Age is also an issue -- the game is rated Mature, and the agency has had to defend the ad, saying everyone in it is over 18. The issue of whether the game glorifies war, or desensitizes young minds, is also a very real one.
But let's leave the violence-as-porn issue aside for now and instead bask in the glory that is the plus-size shooter girl in the puffy-shouldered, half-sleeved purple shirt. We can debate whether it represents feminist progress that four women are seen shooting weapons in the spot. It is, sort of. The casting is brilliant in showing the easy diversity of everyday people in their everyday outfits (a concierge, a pizza guy, a doctor, etc.) who are all crucial to the game, and gender has nothing to do with it.
For once, women are part of the action, and they don't have to look like Angelina Jolie (although the black woman in black heels and gray suit sure qualifies).
Indeed, the gal with the glasses, who is maybe a size 16, has already received the same kind of attention online as the ad's two (wildly diverse) celebrities: NBA star Kobe Bryant, whose weapon bears the tag "Mamba," and talk-show host Jimmy Kimmel, who is Kobe's opposite. He falls over while shooting, representing the rest of us, and his gun reads, "Proud Noob," which is what made me laugh. This one ad will probably do more for Kimmel's Q rating than a year of late-night shows.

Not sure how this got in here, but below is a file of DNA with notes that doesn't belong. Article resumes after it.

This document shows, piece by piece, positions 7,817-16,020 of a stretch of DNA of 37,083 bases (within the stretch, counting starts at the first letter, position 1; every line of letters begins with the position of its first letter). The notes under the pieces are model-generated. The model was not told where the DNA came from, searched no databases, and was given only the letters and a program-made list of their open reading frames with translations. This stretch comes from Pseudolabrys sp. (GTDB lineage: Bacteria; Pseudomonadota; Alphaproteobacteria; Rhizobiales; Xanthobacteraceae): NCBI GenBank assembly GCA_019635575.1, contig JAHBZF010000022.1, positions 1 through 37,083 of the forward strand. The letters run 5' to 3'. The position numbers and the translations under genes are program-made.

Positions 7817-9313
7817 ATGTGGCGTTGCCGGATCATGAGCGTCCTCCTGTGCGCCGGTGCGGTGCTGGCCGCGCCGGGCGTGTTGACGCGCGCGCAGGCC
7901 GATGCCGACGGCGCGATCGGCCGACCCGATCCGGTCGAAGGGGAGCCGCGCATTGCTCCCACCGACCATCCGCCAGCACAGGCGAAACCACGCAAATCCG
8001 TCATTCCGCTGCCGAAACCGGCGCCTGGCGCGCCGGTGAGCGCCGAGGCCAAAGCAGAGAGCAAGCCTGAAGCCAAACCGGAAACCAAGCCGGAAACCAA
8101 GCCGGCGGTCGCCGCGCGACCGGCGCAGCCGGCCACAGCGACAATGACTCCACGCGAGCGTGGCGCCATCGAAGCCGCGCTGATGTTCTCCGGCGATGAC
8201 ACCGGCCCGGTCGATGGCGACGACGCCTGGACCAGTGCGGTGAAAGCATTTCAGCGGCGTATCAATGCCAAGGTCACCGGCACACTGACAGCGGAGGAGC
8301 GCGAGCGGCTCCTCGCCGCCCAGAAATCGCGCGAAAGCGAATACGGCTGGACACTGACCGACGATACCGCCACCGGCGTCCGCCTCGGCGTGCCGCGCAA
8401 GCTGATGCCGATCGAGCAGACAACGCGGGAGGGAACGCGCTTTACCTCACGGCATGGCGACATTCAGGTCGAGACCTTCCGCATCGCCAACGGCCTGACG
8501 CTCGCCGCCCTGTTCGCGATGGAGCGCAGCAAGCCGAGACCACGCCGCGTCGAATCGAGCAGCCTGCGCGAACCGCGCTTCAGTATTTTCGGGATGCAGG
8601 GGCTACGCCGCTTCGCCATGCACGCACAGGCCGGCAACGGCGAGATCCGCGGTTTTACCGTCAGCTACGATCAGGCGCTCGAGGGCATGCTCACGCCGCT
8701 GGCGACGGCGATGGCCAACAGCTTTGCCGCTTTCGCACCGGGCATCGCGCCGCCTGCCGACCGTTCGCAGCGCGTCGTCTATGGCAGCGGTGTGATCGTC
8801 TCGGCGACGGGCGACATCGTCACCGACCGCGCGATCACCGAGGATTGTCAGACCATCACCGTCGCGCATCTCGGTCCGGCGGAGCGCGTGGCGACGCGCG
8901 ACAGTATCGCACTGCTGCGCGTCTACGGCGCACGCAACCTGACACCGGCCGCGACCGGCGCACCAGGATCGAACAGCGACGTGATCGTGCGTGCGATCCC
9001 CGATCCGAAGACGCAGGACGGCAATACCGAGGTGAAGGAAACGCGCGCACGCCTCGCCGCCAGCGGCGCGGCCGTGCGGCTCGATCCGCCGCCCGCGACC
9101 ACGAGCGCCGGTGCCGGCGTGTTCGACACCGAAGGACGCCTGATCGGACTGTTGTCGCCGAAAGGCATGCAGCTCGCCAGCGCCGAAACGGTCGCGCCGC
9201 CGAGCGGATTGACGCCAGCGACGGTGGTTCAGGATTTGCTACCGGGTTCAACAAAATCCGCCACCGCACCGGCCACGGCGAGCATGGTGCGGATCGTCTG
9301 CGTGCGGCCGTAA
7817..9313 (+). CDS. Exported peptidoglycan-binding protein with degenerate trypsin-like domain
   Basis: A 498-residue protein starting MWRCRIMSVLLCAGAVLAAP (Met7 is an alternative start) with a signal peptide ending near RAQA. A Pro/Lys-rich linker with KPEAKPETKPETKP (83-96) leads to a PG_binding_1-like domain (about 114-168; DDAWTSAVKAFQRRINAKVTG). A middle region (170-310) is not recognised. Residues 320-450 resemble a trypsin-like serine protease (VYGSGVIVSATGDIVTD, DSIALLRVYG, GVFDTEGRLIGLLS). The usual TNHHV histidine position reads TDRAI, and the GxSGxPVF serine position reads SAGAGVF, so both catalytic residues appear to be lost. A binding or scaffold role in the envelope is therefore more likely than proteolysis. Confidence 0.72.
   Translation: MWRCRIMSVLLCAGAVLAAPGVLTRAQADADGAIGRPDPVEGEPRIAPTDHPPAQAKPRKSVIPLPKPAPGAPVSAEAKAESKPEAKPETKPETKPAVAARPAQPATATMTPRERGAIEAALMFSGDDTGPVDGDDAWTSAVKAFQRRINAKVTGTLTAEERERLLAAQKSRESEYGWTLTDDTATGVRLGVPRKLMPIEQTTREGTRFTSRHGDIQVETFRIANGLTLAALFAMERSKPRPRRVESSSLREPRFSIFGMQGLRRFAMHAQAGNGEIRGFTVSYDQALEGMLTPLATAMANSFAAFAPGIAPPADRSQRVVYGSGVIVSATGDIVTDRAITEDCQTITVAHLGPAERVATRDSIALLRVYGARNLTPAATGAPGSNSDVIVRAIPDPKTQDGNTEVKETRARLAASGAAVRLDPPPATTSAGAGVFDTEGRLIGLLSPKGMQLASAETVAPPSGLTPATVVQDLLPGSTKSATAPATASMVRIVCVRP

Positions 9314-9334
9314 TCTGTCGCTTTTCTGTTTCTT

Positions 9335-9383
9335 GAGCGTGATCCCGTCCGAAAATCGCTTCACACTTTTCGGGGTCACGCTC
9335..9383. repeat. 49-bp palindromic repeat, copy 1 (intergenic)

There's also a Patty-Hearst-as-Tania type in a long skirt, Birkenstocks and knit cap, and another woman in jeans. The chunky girl ends up kicking down a door and gets a huge grin on her face. Since when is an overweight woman portrayed as a player, alongside everyone else, rather than as a butt of a joke?
The one thing I don't like is the tagline, which is also the ad's title: "There's a soldier in all of us." I think it trivializes the sacrifices that actual soldiers make. The ad is more about honoring your inner badass.
It would probably help us all as a country if we got this stuff out of our systems this way as a group. Game on.